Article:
Hand became a Zounds Hearing franchisee in 2014, opening his first store in Crown Point. He now has locations in Munster, Schererville and Valparaiso. His staff has grown from three to seven over the past two years. Not content with the status quo, Hand is adding a mobile service to provide in-home hearing services.
Hand credits his parents for teaching him responsibility at a young age and for encouraging him to start his own business. “I got my work ethic from them,” he says.
After completing a bachelor’s degree at the University of Iowa, Hand returned to Crown Point and explored various small business opportunities. He says, “I was drawn to franchises because they have a structure in place, guidance and a proven business model.”
He’d always dreamed of having a business that improved people’s quality of life. After talking to owners of hearing service businesses, he knew it was a good fit. “They had cool stories about people coming in almost on a weekly basis and breaking down in tears when they got their hearing back,” Hand says.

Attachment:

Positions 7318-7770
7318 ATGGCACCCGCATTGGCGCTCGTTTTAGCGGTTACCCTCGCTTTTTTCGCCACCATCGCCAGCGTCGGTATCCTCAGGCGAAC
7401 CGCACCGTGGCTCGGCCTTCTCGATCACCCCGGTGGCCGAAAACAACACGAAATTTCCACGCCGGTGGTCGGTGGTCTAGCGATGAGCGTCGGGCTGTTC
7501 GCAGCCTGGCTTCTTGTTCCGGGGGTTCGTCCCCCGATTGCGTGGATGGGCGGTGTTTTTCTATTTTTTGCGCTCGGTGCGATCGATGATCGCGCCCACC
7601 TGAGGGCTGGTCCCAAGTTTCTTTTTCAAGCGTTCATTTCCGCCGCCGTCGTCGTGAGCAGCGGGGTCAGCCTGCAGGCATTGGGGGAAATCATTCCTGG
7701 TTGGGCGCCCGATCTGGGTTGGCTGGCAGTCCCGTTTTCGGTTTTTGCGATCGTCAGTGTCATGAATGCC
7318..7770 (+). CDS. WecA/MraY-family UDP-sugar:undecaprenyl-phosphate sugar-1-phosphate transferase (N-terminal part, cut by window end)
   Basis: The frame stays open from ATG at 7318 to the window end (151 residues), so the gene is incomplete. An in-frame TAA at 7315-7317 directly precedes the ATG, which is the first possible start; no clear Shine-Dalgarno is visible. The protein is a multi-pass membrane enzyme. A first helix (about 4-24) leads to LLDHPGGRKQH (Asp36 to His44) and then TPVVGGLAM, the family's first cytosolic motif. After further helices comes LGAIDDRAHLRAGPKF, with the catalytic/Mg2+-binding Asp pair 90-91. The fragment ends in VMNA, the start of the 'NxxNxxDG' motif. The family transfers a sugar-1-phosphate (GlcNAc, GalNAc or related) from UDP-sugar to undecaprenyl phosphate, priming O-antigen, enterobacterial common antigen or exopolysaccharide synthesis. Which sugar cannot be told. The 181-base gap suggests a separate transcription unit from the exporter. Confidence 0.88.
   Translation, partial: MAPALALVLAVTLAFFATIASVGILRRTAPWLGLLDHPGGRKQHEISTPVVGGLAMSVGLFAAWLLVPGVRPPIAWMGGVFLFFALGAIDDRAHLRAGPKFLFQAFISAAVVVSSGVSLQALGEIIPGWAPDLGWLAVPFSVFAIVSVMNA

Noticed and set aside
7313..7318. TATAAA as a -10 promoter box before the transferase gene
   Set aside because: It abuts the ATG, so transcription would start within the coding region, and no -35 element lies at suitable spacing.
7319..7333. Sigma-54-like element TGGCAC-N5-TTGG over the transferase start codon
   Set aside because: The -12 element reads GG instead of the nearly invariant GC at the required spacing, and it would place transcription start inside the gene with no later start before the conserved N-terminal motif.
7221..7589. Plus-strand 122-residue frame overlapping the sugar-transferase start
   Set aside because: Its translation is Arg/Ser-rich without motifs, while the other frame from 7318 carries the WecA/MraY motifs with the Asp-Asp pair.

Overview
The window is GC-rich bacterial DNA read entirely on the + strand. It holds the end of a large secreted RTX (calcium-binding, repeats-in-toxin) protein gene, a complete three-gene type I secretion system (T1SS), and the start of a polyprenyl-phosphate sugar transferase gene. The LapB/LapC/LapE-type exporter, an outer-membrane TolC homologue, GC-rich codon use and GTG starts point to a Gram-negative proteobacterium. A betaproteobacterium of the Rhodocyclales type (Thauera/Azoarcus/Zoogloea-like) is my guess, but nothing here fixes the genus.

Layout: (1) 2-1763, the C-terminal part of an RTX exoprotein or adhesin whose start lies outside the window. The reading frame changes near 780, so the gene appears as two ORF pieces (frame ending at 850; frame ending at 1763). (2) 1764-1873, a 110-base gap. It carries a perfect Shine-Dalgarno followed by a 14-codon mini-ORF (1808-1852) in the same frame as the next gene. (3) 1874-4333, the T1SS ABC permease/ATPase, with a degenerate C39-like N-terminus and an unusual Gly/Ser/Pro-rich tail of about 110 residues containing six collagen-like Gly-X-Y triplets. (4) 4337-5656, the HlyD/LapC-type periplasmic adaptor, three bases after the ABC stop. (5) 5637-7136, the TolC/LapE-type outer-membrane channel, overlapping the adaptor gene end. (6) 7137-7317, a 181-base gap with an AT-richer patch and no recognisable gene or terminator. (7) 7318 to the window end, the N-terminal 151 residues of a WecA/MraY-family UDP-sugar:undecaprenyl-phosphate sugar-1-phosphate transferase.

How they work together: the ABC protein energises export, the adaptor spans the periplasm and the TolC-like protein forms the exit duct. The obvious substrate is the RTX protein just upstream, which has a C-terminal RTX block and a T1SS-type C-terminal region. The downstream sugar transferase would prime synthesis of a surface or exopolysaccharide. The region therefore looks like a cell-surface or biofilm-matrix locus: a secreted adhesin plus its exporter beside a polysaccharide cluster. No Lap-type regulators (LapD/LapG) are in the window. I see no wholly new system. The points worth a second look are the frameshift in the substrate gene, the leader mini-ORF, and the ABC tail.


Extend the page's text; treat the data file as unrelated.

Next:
With the aging Baby Boomer population, business is booming. Hand says he didn’t expect entrepreneurship to be an easy career path. “I knew it would be really, really hard. There’s so much you can’t prepare for. When you’re living it, it’s an entirely different animal.”
Hammond Development Corp.
Small Business Advocate of the Year
Sue Anderson knows the value of good mentors. She started her career as a file clerk in a Chicago bank and was blessed to have two bankers who instilled in her the importance of having a vision and cultivating good people skills. Anderson worked her way up in the bank from teller to vice president. Her extensive resume now includes positions in consulting, business development and workforce development.